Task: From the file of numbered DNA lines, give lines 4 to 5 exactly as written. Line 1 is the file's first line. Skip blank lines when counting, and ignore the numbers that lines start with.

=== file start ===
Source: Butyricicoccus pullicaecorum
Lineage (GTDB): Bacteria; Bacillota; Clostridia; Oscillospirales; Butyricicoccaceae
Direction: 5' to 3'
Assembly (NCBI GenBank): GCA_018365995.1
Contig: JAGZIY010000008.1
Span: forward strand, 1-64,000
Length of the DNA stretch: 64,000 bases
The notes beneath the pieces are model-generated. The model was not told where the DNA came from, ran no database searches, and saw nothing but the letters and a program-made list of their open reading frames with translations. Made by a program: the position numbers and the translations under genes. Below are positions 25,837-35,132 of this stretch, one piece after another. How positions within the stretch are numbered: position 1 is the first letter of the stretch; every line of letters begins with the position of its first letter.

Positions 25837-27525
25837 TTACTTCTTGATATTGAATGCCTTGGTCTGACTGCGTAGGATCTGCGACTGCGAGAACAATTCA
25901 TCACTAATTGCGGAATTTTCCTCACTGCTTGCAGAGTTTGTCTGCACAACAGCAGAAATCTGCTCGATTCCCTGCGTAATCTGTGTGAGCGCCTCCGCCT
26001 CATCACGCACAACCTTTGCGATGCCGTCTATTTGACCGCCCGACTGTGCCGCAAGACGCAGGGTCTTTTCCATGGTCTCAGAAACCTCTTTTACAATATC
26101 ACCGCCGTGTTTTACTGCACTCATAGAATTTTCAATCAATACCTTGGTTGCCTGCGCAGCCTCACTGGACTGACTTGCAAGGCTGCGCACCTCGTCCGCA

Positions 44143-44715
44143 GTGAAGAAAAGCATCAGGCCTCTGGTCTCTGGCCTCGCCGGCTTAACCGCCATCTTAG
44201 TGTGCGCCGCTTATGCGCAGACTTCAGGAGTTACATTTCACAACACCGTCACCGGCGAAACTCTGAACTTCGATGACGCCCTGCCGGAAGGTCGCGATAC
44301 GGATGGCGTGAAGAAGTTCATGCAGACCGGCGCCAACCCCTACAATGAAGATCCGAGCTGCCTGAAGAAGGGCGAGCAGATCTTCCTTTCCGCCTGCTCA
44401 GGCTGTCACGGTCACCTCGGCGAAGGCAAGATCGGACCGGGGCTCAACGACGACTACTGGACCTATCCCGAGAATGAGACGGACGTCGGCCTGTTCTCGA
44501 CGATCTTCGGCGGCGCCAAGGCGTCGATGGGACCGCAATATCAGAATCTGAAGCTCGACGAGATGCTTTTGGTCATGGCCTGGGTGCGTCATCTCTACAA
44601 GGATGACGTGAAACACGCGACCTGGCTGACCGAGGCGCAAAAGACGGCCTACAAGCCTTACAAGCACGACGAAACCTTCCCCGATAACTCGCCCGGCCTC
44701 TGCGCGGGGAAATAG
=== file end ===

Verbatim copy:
Assembly (NCBI GenBank): GCA_018365995.1
Contig: JAGZIY010000008.1